Anandi’s face lit up with joy.
Ramabai looked at her with affection. “Yes, Yamu. Women like you are opening the gates for others. This is the thin end of the wedge. Dr. Kadambini Ganguly is another young woman like you who is now a physician and aiming to practise in Bengal. A young woman, Rukhmabai, with the help of some local reformers has filed a petition in the Courts seeking to dissolve her child-marriage. She has expressed her desire to study medicine. Changes will soon be made to the Law, changing the age of consent for marriage.”
Anandi looked sad. “RamaTaai, sadly, my own health grows frail. My medical knowledge tells me that I may be suffering from tuberculosis. Western medicine has no cure for it, although Ayurveda does. My husband writes to say that he has lost his job, and penury awaits us upon our return. I am fearful about our future. Will all our sacrifices be in vain?”
The Pandita clasped Anandi’s hands and said gently, “No. They are not in vain. Please know that I and generations of women after me are grateful for your determination and sacrifices. I will do all that I can to help you. May God bless and take care of you.”
Author’s note: Although Dr. Anandi Joshi was diagnosed to have advanced tuberculosis, she was refused treatment by the ship doctor on the return journey, and an Ayurvedic physician near Pune, who felt that she had crossed the “bounds of acceptability” by going abroad, learning Medicine, living with strangers, and eating their food. By then, her family was in a state of extreme penury and living on donations and grants given by well-meaning people, which distressed her greatly. She died of tuberculosis on the 26th of February, 1887, at the age of 22 years, her dream of helping women who needed medical care, unfulfilled.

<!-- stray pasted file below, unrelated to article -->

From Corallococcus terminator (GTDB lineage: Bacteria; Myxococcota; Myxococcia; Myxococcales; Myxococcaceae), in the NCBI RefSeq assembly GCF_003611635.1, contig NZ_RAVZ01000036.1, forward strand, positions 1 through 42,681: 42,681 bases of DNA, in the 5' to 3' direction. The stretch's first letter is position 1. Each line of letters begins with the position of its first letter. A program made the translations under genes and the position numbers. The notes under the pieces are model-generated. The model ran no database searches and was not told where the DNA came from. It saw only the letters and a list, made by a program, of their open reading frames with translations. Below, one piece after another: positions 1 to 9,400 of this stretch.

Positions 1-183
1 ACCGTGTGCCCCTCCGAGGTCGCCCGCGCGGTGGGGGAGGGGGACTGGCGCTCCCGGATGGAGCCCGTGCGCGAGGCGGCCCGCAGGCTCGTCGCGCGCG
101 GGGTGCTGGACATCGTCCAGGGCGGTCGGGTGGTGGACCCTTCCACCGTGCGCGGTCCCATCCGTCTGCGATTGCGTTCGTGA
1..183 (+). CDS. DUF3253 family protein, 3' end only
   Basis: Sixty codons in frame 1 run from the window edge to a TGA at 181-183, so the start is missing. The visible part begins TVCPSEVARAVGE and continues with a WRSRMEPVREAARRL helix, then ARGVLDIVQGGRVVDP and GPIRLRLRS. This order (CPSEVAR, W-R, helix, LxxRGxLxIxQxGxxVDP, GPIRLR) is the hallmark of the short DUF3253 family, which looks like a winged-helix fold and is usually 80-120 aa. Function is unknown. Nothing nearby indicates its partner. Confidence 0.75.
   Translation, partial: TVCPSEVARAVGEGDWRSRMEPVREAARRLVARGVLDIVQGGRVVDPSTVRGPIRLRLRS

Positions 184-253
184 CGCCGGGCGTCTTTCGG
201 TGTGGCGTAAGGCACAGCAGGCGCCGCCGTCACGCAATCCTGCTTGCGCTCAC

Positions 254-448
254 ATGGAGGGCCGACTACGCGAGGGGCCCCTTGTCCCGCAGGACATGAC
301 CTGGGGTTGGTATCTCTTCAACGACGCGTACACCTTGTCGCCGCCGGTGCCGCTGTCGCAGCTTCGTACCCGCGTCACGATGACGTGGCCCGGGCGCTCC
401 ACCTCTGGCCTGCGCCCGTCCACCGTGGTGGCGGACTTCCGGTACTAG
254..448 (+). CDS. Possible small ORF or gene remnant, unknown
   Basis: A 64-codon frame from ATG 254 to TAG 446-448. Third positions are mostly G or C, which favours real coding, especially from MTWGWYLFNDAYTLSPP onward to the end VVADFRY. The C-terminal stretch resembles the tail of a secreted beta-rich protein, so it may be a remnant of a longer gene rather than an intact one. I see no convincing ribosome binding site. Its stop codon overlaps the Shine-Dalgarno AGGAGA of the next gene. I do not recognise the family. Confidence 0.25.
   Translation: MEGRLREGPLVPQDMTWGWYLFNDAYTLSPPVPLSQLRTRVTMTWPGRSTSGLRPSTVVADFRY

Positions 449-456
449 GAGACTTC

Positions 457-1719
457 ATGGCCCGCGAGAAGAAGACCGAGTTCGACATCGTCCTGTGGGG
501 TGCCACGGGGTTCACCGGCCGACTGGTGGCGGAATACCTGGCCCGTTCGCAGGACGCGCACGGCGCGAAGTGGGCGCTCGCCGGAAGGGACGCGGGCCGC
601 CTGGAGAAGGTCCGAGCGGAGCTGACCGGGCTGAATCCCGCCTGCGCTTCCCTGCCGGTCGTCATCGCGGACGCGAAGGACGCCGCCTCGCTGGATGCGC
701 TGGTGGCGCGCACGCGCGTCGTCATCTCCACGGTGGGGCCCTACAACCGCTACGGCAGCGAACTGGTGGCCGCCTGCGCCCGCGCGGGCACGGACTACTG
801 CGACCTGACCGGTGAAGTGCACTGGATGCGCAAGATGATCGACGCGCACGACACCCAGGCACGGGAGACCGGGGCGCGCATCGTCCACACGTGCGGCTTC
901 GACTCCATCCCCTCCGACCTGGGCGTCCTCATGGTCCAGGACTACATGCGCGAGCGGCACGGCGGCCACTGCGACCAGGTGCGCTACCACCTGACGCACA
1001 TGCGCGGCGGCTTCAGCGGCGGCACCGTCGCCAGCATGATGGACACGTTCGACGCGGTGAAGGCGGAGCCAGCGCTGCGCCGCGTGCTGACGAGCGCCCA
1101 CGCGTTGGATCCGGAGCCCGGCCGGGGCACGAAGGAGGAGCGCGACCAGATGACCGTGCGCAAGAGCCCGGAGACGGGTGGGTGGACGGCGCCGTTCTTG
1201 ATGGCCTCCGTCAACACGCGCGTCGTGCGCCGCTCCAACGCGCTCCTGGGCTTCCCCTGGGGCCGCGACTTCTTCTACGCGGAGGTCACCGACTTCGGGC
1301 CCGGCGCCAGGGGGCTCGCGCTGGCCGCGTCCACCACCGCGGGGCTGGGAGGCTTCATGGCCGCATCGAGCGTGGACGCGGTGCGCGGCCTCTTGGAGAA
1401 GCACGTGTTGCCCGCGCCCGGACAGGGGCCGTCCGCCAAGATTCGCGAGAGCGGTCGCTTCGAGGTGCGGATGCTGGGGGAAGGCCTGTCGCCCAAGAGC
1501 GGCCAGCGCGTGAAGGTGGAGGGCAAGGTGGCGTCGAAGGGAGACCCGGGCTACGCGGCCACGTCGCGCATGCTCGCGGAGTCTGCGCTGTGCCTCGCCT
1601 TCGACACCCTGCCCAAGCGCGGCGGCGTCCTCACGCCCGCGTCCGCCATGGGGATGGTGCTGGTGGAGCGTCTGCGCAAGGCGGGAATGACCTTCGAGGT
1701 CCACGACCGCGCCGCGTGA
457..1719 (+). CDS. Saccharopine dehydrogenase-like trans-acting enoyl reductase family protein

She lives on as an inspiration to all women who have many fears to conquer before they win.
Editor’s note: It’s the new decade of the new millennium, and here’s a fresh theme for our beloved writing contest, Muse of the Month. In 2020, we bring to you quotes feminist women achievers around the world – we hope to bring you some food for thought, and look forward to the same engaging short stories that are a hallmark of our Muse of the Month contests.
Here’s the woman for February 2020 – 38 year old tennis wiz Serena Williams has 39 Grand Slam titles under her belt. She has gone through much in her life, not the least of it was racism in a high profile game, making her the perfect pick for Black History Month as a black woman mover & shaker world over. She has since then worked her way to the top after injury, pregnancy, and childbirth too. In January 2020, she has won her first singles title since her maternity break, in the 2020 Auckland Open, showing that she is indeed one of the best.
The cue is this quote by her: “Whatever fear I have inside me, my desire to win is always stronger.”
Ujwala Shenoy Karmarkar wins a Rs 500 Amazon voucher from Women’s Web. Congratulations!
Image source: a still from the movie Anandi Gopal